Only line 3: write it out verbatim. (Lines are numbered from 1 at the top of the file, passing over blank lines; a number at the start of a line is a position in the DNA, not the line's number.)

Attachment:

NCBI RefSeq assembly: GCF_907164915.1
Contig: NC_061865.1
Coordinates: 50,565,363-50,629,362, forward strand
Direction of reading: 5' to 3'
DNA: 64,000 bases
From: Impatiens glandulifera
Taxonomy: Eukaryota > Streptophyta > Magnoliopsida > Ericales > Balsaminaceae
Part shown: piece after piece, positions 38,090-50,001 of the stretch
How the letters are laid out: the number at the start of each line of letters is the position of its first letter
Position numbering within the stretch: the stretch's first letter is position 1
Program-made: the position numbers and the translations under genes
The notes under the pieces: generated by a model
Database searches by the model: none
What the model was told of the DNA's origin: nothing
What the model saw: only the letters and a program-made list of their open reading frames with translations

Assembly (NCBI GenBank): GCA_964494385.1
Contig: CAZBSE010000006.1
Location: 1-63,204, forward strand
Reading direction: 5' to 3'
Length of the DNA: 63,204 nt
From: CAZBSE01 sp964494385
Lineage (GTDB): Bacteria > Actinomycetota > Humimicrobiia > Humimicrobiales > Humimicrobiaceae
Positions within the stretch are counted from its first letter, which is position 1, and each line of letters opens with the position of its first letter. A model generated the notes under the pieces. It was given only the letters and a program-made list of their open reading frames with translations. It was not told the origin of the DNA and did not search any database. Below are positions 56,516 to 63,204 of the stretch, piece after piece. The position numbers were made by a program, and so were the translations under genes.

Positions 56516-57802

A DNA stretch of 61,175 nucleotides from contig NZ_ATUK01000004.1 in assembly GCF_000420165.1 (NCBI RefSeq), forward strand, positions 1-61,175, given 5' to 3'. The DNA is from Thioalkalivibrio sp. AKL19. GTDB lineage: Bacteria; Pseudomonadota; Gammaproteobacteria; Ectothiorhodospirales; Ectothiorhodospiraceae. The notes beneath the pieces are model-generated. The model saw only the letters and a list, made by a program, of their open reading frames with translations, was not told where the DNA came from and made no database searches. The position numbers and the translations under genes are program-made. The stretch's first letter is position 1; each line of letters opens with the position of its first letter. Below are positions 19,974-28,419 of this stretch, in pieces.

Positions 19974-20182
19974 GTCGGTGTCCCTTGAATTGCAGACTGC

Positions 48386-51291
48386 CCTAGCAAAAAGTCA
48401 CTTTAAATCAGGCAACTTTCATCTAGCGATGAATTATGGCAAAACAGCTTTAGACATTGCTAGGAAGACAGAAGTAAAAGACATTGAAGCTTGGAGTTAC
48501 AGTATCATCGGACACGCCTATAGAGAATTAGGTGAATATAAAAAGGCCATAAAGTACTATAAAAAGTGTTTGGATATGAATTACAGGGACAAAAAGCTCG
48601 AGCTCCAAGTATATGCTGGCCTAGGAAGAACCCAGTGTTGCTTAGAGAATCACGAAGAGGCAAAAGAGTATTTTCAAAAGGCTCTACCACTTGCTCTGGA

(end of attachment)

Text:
Coordinates: 50,565,363-50,629,362, forward strand